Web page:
The protagonist of the movie is Hot Rod.  Voiced by Breakfast Club star Judd Nelson (I know), he makes an early attempt to help Optimus, but is coopted as a living shield by Megatron who deals the final blow to Prime.  Fortunately, Hot Rod proves his worth by resting a stolen Matrix back from Galvatron, and destroying the monster, Unicron. Hot Rod was vilified by a lot of fans for his role in Prime's death. And really, did Hasbro expect us to embrace a new leader who was arguably responsible for their favorite character's demise?

Behold: The flame-chested one. 
The idea of Hot Rod/Rodimus has always spoken to me though.  For one, the death, the matrix, the ascension of a new prime, it all added to the mythos in a way that nothing else had, and Hot Rod was there at the center of it.  All of these events still carry weight in nearly every story since. Also, he transformed into a giant Winnebago.

It exists!
So again, all of this was calculated to sell toys. But, the writers, producers, animators and voice actors, hit so many right notes in this movie, that it stands the test of time. I would still put it on before almost anything else.

Did someone order a Lion? Purrrr.

1Orson Welles: A Biography, p 522. 

Sunday, August 2, 2015

Commercial Break

Let's take a commercial break. First, I apologize for the lag between posts here. I know the two or three of you that keep up with this blog were having a rough time:)

Please take a moment to leave a comment. Whether you find something interesting, or want another venue through which to mock me.

Other ideas: Add this blog as a widget on your phone, so you know when updates happen. Add this blog to your RSS feed reader.  Tell your friends (or frenemies)!

While we are on the subject of commercials, let me say that, in general, I hate commercials.  However, I LOVE classic Transformers commercials. I loved the great animation.  I was so jealous of the kids who got to play on the amazing sets, and whose faces turned into robots.


Saturday, August 1, 2015

The Great Haul

The Haul: It could be a successful fishing trip or a clearance sale at the shoe store. The kind of haul that I'm talking about happens at yard sales, thrift stores, Christmas mornings, and birthdays. They are those seminal moments in one's collecting history that you relive like Jeff Lebowski listening to a bowling match.

They are memories that are so clear in your head that you can still smell the plastic off-gassing as your treasure comes out of the blister package. You remember those contradictory emotions of, "I can't believe I found this!" and "This is mine; It has always been mine!"

There was my hall from BotCon 2006, where I accumulated enough treasures to fill a small suitcase (modest by most standards). I remember on the final day, looking longingly at the vendor hall when my wife (then 8 months pregnant), put her arm around me and said "Let's go have a baby!" It was the only thing that could have pulled me out of there.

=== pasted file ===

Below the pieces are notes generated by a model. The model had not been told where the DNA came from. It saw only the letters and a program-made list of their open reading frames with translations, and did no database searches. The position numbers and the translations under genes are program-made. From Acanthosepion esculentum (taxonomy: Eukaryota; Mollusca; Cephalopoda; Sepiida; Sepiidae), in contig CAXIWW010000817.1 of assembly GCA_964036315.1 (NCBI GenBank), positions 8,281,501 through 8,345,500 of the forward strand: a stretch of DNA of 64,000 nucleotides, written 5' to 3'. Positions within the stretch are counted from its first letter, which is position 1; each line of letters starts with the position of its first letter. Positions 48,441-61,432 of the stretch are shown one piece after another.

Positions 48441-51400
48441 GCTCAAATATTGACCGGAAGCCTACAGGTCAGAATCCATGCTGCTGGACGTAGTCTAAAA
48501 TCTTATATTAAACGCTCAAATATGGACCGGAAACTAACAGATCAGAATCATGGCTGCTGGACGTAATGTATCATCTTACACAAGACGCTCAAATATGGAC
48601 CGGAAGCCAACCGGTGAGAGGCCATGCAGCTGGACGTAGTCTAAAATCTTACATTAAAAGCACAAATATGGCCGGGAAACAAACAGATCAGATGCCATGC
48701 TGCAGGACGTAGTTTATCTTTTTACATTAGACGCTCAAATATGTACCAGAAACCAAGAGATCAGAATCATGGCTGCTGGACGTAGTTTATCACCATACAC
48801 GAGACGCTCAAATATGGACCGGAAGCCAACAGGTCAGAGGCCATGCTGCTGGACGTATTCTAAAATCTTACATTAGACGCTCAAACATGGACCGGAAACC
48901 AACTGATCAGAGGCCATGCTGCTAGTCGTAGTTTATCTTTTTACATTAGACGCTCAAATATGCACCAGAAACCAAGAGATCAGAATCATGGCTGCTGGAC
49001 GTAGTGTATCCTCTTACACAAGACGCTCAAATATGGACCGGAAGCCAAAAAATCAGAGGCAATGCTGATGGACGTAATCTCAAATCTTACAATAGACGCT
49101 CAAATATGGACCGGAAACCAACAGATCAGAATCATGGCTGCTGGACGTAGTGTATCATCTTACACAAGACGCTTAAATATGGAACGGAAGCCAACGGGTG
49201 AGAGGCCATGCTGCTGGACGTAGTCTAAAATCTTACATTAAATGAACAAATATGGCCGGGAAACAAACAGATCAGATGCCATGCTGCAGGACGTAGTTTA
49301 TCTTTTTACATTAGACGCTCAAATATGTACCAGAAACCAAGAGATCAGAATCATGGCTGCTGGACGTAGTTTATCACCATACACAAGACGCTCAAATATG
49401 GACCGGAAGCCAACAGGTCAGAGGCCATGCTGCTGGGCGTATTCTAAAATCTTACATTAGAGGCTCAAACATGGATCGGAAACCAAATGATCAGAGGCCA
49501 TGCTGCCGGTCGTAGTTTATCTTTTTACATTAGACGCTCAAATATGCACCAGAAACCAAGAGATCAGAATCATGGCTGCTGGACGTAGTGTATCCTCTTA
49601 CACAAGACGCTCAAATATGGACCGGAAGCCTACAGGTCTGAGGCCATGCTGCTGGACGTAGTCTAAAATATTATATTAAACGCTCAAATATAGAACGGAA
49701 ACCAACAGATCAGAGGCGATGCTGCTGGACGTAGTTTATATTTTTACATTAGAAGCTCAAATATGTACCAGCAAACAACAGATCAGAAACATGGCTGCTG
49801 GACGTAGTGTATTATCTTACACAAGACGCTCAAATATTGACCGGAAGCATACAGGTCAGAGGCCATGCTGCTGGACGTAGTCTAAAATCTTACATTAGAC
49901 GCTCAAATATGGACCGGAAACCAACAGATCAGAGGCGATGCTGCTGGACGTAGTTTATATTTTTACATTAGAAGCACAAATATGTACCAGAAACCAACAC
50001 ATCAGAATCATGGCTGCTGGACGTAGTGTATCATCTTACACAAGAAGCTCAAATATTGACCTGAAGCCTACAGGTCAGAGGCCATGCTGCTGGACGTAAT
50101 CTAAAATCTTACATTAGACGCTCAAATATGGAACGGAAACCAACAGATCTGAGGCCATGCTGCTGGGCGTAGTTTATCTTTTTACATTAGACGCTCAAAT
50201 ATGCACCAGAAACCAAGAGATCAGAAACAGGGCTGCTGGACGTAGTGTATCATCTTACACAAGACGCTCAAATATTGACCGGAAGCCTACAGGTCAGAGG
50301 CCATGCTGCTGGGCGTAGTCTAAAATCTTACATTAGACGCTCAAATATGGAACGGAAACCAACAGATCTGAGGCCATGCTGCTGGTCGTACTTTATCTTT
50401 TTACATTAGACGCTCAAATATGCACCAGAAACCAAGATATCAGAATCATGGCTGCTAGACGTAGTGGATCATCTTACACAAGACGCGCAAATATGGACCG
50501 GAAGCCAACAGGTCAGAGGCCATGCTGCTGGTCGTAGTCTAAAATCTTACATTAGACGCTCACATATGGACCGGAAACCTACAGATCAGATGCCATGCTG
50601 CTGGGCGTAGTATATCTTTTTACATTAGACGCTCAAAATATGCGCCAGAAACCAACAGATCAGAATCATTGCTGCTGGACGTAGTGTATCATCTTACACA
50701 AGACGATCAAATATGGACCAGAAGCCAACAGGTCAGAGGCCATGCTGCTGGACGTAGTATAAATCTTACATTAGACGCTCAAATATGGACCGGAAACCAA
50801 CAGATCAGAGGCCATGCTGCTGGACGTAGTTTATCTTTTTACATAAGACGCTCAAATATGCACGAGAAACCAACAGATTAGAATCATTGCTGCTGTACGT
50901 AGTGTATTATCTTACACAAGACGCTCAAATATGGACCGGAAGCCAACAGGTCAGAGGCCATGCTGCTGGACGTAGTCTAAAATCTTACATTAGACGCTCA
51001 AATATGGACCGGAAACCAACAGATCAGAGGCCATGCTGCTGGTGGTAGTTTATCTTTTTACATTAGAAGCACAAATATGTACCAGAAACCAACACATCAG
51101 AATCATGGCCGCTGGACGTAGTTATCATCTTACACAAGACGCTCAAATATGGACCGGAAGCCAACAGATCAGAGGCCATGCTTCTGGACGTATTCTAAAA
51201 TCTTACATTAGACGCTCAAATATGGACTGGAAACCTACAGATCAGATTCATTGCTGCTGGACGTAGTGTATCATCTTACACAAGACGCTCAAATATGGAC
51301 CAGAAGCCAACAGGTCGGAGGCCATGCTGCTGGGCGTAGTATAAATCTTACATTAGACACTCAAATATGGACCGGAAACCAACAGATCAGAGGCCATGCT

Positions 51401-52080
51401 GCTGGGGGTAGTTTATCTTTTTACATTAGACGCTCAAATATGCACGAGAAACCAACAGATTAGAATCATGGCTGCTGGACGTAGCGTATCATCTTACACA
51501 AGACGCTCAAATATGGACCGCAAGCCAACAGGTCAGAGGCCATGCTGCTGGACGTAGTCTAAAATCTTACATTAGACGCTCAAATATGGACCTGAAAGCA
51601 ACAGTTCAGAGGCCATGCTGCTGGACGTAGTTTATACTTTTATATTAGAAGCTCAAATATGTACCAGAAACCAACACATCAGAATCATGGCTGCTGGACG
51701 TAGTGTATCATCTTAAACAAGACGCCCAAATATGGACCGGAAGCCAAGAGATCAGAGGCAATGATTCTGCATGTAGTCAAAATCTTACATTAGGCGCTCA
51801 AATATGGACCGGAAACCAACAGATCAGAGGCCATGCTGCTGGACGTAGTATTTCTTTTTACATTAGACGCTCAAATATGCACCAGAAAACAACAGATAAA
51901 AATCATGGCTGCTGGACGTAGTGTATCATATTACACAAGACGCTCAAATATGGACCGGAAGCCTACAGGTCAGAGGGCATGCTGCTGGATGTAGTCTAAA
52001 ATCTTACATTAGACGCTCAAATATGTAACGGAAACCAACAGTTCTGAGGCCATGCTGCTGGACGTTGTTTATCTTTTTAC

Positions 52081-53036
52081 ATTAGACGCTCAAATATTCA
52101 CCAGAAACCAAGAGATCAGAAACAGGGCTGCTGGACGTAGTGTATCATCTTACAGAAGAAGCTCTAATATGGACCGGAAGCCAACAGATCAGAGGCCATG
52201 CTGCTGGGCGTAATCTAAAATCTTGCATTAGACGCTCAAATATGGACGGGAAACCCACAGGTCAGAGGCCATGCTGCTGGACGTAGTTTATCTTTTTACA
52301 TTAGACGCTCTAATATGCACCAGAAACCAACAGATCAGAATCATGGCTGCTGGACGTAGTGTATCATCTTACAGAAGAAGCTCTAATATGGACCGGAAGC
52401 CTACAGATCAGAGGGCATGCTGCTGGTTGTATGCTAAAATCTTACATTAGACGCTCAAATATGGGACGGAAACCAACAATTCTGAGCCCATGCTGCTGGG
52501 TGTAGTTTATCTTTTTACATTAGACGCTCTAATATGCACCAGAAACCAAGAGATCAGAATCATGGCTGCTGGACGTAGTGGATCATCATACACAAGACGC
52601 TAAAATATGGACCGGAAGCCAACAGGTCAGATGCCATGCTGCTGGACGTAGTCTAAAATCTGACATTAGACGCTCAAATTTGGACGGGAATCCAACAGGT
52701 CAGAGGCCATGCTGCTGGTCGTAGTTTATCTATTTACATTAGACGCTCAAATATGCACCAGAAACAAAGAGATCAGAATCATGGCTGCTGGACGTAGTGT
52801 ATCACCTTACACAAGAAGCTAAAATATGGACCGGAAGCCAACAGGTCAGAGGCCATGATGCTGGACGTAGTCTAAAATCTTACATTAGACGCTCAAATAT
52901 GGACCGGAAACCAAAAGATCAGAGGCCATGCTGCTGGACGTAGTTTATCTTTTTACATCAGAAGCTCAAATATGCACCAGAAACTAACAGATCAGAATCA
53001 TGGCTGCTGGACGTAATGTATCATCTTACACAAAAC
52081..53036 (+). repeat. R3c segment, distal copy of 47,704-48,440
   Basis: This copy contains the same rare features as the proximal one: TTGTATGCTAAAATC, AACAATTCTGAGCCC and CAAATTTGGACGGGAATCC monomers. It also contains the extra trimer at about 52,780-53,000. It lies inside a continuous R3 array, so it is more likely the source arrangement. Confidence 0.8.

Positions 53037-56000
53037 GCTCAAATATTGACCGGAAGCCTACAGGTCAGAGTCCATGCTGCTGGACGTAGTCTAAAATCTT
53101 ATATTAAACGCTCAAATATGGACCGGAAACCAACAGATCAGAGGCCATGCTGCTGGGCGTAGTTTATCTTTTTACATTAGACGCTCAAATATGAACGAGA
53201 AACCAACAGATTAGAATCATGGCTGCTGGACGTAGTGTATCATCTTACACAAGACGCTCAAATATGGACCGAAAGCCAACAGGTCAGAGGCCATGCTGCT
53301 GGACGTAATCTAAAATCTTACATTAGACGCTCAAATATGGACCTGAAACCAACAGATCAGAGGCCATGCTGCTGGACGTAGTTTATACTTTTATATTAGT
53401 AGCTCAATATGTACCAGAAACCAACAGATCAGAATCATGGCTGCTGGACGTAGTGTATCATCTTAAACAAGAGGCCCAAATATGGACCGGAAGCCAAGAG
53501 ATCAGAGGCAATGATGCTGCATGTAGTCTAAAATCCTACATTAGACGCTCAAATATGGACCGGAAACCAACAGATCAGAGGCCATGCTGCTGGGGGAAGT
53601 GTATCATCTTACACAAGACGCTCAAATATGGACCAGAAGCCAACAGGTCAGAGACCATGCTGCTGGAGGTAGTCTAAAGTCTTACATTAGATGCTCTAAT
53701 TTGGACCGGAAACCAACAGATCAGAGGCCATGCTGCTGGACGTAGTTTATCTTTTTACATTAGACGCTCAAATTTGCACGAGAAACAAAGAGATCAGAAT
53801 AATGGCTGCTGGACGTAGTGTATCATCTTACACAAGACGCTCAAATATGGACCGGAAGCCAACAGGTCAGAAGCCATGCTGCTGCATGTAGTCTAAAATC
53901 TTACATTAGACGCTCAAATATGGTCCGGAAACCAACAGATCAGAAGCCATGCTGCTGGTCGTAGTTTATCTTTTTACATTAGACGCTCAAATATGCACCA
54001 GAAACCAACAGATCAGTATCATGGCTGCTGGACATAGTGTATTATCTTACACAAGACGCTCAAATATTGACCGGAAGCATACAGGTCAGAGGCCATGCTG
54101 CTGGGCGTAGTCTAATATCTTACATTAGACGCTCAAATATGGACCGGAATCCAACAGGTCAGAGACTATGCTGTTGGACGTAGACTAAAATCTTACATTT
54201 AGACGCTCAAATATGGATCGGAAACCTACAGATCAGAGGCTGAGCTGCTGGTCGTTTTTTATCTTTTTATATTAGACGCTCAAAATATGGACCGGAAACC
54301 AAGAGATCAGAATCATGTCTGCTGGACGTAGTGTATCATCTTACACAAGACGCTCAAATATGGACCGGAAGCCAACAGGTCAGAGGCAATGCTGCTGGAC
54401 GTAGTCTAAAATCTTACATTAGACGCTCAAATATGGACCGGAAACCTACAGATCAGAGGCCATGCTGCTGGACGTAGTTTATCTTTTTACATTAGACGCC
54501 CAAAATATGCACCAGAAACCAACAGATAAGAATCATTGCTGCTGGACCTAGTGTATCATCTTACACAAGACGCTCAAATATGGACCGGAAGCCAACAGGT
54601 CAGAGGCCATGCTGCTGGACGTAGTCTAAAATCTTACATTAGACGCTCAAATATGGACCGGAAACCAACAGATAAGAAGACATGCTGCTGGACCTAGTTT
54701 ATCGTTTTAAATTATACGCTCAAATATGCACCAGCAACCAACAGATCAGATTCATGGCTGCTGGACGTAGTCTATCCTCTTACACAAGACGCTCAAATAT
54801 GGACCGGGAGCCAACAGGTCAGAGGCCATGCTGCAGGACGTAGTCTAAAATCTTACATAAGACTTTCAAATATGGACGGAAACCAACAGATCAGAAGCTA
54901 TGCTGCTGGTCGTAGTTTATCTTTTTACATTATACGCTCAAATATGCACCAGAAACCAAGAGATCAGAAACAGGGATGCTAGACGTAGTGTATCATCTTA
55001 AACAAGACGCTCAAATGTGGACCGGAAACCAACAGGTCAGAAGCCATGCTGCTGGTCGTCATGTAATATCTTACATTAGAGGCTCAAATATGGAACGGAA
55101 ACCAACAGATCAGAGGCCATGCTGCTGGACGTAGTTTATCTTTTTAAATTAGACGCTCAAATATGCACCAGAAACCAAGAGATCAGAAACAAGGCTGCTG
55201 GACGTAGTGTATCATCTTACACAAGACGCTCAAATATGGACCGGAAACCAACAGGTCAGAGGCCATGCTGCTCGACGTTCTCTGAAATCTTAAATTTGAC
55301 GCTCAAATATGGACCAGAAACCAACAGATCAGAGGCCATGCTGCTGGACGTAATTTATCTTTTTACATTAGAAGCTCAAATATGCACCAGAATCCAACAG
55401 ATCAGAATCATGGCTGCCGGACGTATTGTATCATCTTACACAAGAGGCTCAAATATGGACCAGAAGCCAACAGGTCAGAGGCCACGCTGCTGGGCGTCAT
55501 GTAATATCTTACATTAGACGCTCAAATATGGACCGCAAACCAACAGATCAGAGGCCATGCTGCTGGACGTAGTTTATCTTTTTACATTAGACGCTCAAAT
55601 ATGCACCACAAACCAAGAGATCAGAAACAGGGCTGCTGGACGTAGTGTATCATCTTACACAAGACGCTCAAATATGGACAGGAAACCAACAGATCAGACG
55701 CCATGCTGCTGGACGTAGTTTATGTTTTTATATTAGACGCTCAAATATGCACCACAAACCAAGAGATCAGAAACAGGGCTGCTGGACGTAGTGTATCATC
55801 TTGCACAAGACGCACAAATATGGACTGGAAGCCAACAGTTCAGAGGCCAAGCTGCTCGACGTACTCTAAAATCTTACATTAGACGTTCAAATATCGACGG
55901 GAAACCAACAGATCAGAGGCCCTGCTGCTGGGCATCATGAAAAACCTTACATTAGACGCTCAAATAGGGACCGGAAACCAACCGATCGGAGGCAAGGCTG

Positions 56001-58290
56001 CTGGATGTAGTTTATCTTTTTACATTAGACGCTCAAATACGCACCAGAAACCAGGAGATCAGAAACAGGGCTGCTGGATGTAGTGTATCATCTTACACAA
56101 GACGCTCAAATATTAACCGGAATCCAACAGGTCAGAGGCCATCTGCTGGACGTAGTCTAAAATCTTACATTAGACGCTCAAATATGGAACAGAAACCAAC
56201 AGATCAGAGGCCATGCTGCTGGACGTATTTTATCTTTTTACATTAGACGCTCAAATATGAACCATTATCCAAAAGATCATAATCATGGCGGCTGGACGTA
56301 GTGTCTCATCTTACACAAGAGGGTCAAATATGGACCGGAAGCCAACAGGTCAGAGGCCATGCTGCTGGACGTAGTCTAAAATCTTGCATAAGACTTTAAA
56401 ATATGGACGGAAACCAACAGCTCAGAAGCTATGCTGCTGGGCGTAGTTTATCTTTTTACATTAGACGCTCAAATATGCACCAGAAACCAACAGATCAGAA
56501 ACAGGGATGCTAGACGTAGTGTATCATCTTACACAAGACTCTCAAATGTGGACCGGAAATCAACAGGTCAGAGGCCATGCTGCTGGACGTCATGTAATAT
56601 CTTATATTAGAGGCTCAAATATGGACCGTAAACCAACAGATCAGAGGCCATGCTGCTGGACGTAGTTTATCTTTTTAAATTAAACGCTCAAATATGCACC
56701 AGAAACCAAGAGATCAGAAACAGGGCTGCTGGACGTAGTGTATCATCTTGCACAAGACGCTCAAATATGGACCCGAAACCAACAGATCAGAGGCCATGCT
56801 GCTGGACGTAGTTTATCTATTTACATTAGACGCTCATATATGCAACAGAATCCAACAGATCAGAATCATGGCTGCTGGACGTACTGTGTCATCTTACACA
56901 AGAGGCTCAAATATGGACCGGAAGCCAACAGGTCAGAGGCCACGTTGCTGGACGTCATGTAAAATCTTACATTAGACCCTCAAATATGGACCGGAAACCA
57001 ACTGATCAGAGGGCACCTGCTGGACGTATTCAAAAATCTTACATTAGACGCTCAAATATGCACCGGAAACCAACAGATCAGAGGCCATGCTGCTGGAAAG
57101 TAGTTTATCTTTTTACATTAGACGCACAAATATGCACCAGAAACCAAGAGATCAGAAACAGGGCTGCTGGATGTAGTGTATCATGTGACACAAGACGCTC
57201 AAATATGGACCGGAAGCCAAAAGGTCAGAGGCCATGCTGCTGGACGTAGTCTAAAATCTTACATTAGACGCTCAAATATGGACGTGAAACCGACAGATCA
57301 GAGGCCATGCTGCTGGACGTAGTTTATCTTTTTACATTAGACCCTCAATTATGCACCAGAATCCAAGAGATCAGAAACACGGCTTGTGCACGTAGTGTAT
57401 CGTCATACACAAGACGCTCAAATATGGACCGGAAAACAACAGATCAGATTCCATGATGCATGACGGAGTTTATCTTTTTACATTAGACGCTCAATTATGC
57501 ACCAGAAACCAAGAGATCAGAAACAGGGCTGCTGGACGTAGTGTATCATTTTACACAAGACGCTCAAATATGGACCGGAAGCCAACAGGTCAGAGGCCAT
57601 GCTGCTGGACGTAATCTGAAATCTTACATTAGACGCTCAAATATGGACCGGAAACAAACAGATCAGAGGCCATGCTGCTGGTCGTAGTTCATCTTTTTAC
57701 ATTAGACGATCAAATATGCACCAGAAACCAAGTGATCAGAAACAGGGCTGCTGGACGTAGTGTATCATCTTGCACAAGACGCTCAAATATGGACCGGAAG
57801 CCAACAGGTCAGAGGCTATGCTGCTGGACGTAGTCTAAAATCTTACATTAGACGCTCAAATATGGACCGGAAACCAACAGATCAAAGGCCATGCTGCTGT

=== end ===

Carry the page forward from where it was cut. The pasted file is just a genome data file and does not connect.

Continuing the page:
The most amazing haul that I ever experienced though, the one that catapulted my collection from a slightly embarrassing fancy to a diagnosable disorder, was THE GREAT CRAIGSLIST HAUL OF 2007. The ad read: "One container of transformers. $40. What you see is what you get. Arlington, VA." I loaded up the car with my wife, my visiting sister-in-law, our 6-month-old baby and I think even the dog was there for some reason. 

What was he thinking? Not much, I promise you.

Resisting the urge to run every red light, I drove them all few miles up to a McMansion where I met a man with two large tubs filled with his son's toys. Were I of any scruples in these matters, I would have refused to pay $40, for in these two tubs was the mother of all Transformers loads, with an actual value likely exceeded $1,000. I remember bringing all of it home, and piecing together all of these amazing figures I never would have had the cash to find on eBay. What a thrill!

These are just a few. Whatever this man did to piss off his father,
I thank him dearly.
In the great 2000 film, High Fidelity, starring John Cusack, his character, Rob Gordon, makes an art of  organizing or reorganizing his record collection on a regular basis. Alphabetically (by artist or by album), chronologically, etc. His greatest achievement though, is when he decides to sort his records autobiographically.

I love this idea of one piece of a collection moving you from one moment in your life to another. For instance, to think of how I completed my Generation 1 Galvatron, I have to remember that I bought the body at the now defunct "Earth Toy Mall" in Cincinnati, but that I didn't have his translucent, speckled cannon until it was given to me by my friend Rich in Virginia, some ten years later. 

Or, I can look at my Armada Smokescreen and easily forget that I originally owned him in 2002, sold him in 2009, then bought him again at a vintage toy store in Chicago for my son's birthday.


The great hauls of my collecting past are fun moments that still give me a giddy feeling when I remember them. Moreover, they link together the complete collection by acting as markers- chapters in a book.

Now get going; Find your next haul!

The Big Lebowski, Copyright, 1998 Polygram, All rights reserved. 
High Fidelitym Copyright Touchstone Pictures 2000, all rights reserved. 

Tuesday, January 27, 2015


I figured it was time to get back to the bread and butter of what I set out to do with this blog, namely, embarrassingly in-depth reviews of action figures. So, what better way to do that than with the action figure I've been waiting for my entire life:

Really, if they had just made this 30 years
ago, I would be normal. 

This is the Autobot, Arcee. She is pink. She is curvy. She is every Transformers fan's ideal female, err, fembot.